Wednesday, July 13, 2005
The Wealth Effect and Real Estate: the Pro's and Con's
Consumerism these days in both the United States and Canada is at its peak in light of the buoyant real estate market. Consumerism is a side-effect of capitalism - the good capitalism as Adam Smith might call it. Consumerism is that particular economic niche where you find wealthy consumers snapping up goods. Consumerism is good for the economy, as it promotes trade and the exchange of money. It is also bad, as it fuels inflation. And consumerism in 2005 is definitely spurred by ever increasing real estate values.
When people feel rich, they spend - a psychological effect known in Economics as "the wealth effect" . It doesn't matter whether their wealth is actual or merely on paper, whether the money they spend is their own or borrowed on the equity of their real estate. We saw this phenomenon at work during the stock run-up of the 90's, except that it is even more potent with housing. Over the past three years the wealth effect in Canada from rising home values has accounted for a third of all growth in consumer spending according to the Joint Center for Housing Studies at McGill University. Consumer spending, in fact, has been single-handedly responsible for keeping us out of a recession for two years. When house values increase - especially as dramatically as in recent months - people feel freer to spend from the wealth they have, or the wealth they perceive they have. They may decide to buy a bigger car, to eat out more often, to indulge in electronics or fashionable items, all of which is in most cases financed by their equity. And, strangely enough, people spend their hypothetical riches faster when their houses go up in value than when their stocks do, because they believe that housing gains are more stable.
But are housing gains really more stable? This is the $56 billion question of the first boom in the 21st century. Are today's real estate revelers partying like they did in 1999 - just before the stock market bubble burst? To some economists the housing market - especially in hot coastal areas like the Lower Mainland and Greater Victoria - is a bubble just as ripe for popping. The main reason, they say, is that there is no reason for it. Prices in certain areas have more than doubled these past three years and there is no fundamental to account for it. Not even the 2010 Winter Olympics which, they say, are still five years away. Instead many "bubbleologists" believe that what's driving the market is low interest rates, herd psychology, speculation and most of all the expectation of unending price increases. Meanwhile promiscuous lenders keep on throwing money at buyers. The lending business has become so cut-throat that practically anyone can walk into a bank and get a loan with zero percent down at three or four times their income.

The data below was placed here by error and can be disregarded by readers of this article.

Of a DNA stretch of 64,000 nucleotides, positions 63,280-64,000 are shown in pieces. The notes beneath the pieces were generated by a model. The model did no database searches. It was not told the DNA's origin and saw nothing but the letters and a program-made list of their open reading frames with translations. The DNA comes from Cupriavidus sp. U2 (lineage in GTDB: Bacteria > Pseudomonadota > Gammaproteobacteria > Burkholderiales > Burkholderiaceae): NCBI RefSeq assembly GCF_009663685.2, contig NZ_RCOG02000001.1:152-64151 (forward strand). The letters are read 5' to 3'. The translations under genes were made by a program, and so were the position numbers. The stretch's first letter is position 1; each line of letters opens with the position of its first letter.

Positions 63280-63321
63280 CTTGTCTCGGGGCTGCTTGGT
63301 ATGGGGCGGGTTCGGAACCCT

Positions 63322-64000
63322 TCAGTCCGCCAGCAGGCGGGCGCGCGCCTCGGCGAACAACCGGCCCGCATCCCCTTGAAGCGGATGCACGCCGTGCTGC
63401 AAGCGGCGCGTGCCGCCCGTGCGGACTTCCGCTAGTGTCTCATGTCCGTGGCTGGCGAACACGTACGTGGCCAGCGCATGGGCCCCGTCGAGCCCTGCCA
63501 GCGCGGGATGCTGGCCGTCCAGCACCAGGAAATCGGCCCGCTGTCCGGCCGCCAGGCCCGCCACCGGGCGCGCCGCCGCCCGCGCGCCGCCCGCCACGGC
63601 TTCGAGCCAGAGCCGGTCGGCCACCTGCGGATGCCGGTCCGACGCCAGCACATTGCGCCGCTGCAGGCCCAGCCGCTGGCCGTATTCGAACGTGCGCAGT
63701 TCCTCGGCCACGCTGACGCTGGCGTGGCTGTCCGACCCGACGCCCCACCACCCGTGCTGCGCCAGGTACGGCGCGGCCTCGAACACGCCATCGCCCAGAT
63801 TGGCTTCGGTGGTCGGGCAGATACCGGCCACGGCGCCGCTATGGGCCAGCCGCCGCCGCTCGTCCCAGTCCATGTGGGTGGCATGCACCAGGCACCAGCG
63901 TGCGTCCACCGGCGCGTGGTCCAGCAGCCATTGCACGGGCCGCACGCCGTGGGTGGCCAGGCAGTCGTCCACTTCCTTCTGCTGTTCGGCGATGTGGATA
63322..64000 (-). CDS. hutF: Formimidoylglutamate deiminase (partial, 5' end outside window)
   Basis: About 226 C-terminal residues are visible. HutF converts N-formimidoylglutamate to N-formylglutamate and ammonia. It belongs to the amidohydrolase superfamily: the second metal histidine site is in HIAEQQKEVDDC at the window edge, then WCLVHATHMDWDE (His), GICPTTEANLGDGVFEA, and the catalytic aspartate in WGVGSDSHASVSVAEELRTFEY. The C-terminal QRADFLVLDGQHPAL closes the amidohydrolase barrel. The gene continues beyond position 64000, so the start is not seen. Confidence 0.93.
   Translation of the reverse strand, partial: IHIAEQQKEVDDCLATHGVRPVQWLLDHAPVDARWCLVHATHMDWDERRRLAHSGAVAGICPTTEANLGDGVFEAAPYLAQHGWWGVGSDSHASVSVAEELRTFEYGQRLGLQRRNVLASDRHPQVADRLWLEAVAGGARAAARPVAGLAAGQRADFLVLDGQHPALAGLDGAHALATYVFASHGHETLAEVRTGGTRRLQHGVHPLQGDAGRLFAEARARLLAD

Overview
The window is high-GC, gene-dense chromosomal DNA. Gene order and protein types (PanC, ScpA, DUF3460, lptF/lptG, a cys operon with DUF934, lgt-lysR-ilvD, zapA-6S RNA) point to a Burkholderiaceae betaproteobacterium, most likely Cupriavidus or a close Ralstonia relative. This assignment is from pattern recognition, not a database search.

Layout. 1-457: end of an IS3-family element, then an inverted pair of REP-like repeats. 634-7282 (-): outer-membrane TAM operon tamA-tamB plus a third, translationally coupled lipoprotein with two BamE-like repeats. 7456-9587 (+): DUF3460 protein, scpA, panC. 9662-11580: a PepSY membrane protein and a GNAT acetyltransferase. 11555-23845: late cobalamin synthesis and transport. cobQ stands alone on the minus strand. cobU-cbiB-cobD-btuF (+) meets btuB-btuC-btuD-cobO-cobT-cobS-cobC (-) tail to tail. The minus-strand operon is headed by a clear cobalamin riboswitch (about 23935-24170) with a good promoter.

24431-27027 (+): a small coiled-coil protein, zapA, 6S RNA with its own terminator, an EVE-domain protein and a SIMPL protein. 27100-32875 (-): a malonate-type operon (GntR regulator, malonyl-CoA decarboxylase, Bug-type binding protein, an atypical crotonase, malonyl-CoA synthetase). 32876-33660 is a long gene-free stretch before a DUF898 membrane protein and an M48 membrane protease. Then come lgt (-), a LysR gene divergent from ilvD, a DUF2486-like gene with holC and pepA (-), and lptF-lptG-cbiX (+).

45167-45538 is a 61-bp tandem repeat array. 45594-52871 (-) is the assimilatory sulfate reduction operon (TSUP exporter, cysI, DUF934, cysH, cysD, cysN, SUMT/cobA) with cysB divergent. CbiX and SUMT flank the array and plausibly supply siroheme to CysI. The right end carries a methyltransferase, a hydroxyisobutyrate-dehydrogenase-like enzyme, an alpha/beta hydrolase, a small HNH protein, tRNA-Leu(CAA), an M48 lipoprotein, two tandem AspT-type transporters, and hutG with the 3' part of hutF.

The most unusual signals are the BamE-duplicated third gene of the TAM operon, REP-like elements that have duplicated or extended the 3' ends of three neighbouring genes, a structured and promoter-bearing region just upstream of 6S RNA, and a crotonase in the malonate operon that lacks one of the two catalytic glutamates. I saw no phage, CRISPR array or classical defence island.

Real Estate Boards across the country, however, thoroughly disagree with the doomsayers. Most predict another record year for real estate in 2005 with a median 9% jump in prices nationwide. Most Boards argue that there are substantial differences between real estate and the stock market. Real estate, they claim, is in fact based on tight housing, especially in places such as Vancouver and Toronto where it is expensive to build and where available land is in chronic short supply. Add such population factors as immigration, foreign buyers (snapping up properties cheap because of a relatively weak dollar) and baby boomers' demand for second homes and voila', there you have your sound real estate market.
Fact of the matter is that there are indeed troubling aspects to the real estate boom. If one wants to compare stocks to real estate, it is evident that at the peak of the stock market 1% of the investors controlled 33.5% of stock wealth. But in today's real estate boom, the top 1% of home equity holders nationwide have only 13% of all housing wealth. In other words, a broad drop in housing values - should it ever happen - would affect a far larger cross section of Canadians than did the stock market bust of 2000. To render this situation even more volatile, home buyers have turned to some risky strategies to afford their purchases, with the more or less tacit complicity of the Federal Government. Nothing down, interest-only loans and "negative amortization" (in which you wind up paying so little each month that your principal amount grows larger although, hopefully, your house value rises faster) mortgages are on the rise. Such loans can pay off if you sell within a few years at a profit. But if interest rates rise borrowers may become overwhelmed by steadily rising payments. The consequences of such an apocalypse would be felt throughout the economy. If enough homeowners become swamped by their debts and have to sell - or are being foreclosed upon - prices would drop creating a "reverse wealth effect" and bringing the entire economy to a grinding halt.
In any event, whether the real estate market rises, plummets or flattens, whether it happens in one year or five, it will not undo the changes that the boom has wrought in the relationship between the homeowner and the home. This particularly applies to the notion that the house is no longer just a home. By tapping into their wealth through refinancing and home-equity loans, many homeowners have ensured that the idea of the house as piggybank will stay with us for a great many years to come - the wealth effect.
Real Estate Chronicle